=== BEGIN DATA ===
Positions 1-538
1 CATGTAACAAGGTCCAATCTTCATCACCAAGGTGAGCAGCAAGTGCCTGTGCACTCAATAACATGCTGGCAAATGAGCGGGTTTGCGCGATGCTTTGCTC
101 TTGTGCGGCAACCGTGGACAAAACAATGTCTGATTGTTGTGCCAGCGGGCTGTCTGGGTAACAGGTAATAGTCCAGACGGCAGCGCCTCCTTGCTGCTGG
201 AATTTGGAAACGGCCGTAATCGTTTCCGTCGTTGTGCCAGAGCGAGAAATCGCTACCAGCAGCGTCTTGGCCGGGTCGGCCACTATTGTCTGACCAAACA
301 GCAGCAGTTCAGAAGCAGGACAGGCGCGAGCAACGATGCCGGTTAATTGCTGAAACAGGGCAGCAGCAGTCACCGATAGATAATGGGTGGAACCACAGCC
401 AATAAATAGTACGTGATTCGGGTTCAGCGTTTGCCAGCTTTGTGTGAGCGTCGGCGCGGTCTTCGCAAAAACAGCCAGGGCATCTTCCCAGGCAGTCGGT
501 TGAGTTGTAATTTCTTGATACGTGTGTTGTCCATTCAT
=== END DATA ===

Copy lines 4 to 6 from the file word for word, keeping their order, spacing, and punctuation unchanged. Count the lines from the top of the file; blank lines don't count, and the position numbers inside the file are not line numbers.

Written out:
201 AATTTGGAAACGGCCGTAATCGTTTCCGTCGTTGTGCCAGAGCGAGAAATCGCTACCAGCAGCGTCTTGGCCGGGTCGGCCACTATTGTCTGACCAAACA
301 GCAGCAGTTCAGAAGCAGGACAGGCGCGAGCAACGATGCCGGTTAATTGCTGAAACAGGGCAGCAGCAGTCACCGATAGATAATGGGTGGAACCACAGCC
401 AATAAATAGTACGTGATTCGGGTTCAGCGTTTGCCAGCTTTGTGTGAGCGTCGGCGCGGTCTTCGCAAAAACAGCCAGGGCATCTTCCCAGGCAGTCGGT